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If Solid Texture Proteins Are Not Going Down Easily, Consider These Questions

If Solid Texture Proteins Are Not Going Down Easily, Consider These Questions
If Solid Texture Proteins Are Not Going Down Easily, Consider These Questions

If Solid Texture Proteins Are Not Going Down Easily, Consider These QuestionsEach bariatric surgery patient is different. Similarly, each bariatric surgeon has slightly different recommendations for a post op bariatric diet. Each surgeon has different guidelines for when to start purees, soft foods, and solid foods, as well as which foods fall into which categories. Eating a food too early can result in nausea, gagging, vomiting, diarrhea, or quesiness. It’s best to follow your bariatric surgeon’s advice for when and how to progress through the stages.

With that being said, if your bariatric surgeon recommends you eat regular textured proteins (see here for Dr. Shillingford’s post op diet recommendations), and your new stomach just isn’t having it, there are a couple of things to consider:

  • Are you taking too large of a bite? Often times taking too large of a bite can make it hard for the food to easily enter the stomach opening. Try taking smaller bites (even as small as a black bean). The bite may seem very small compared to what you used to take, but that’s ok. Smaller bites may be more easily tolerated.
  • Are you chewing the food thoroughly? Dr. Shillingford recommends you chew each bite 20-40 times until it is a paste consistency.
  • Are you eating too quickly? Meals after bariatric surgery will take a lot longer than they did before. It’s normal for meals to extend to 45 minutes or longer. Plan to have extra time set aside for eating.
  • Was the food moist enough? Dry foods are often a cause of gagging or nausea. Try using moist cooking methods like baking, roasting, steaming, pressure cooking, or poaching. You can also include a gravy, broth, or sauce to help add moisture.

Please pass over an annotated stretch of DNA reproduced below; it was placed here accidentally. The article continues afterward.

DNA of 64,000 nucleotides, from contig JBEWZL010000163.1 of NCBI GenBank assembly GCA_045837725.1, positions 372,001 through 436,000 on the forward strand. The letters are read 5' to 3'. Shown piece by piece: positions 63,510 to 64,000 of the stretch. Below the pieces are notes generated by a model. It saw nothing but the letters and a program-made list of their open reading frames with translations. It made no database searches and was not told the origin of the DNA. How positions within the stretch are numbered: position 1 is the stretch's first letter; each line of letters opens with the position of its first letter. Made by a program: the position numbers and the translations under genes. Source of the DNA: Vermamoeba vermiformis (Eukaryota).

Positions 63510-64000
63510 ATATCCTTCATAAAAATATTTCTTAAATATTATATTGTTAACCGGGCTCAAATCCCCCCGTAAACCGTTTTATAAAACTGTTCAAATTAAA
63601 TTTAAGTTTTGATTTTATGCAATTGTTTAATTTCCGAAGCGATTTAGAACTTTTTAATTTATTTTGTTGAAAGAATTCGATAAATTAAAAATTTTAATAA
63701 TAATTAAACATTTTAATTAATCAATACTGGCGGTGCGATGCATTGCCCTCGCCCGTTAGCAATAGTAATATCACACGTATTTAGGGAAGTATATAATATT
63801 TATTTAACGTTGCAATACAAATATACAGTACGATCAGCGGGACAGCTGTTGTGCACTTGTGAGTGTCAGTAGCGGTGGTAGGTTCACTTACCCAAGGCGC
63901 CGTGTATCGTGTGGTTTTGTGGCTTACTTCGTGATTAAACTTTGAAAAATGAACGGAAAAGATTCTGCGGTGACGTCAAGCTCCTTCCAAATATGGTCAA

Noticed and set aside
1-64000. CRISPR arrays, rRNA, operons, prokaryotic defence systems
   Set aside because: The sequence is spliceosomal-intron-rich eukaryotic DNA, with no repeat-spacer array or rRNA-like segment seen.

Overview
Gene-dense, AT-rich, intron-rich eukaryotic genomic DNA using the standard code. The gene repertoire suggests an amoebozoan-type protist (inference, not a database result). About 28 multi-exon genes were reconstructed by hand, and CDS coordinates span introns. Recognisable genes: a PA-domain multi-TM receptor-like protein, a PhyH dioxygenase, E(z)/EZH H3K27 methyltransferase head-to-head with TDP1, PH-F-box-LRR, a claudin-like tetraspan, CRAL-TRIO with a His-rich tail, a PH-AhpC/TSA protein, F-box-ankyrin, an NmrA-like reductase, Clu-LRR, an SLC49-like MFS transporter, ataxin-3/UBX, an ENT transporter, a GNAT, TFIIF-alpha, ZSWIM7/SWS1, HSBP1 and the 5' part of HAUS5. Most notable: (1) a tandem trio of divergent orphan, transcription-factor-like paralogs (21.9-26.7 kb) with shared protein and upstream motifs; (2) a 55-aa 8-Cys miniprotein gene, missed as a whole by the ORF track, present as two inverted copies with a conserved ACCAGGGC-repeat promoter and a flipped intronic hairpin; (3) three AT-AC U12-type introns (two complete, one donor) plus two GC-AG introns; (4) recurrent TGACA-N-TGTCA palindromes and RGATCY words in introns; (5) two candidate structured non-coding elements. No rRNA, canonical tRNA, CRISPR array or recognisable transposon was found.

If you are having trouble tolerating solid proteins you can always fall back to the last texture you did tolerate. Once you are ready to try again, pick one food at a time. Make sure it’s a moist protein. Take a small bite. Chew it thoroughly. Make your meal last a long time so you can eat as much protein as your new stomach can handle without overwhelming it.

Dr. Shillingford, MD, PA is a board-certified surgeon specializing in gastric sleeve, gastric bypass, and lap band surgery, in addition to advanced laparoscopic and robotic surgery. Dr. Shillingford’s weight loss surgery patients receive superior care during their stay at Northwest Medical Center’s Center of Excellence in Bariatric Surgery, where Dr. Shillingford proudly serves as Medical Director. Dr. Shillingford’s bariatric patients receive follow up care in his Boca Raton office, which is conveniently located for patients coming from Miami, Fort Lauderdale, Coral Springs, West Palm Beach, and even Orlando. To schedule your free informational session with Dr. Shillingford, call his office today at (561) 483-8840 or contact us online.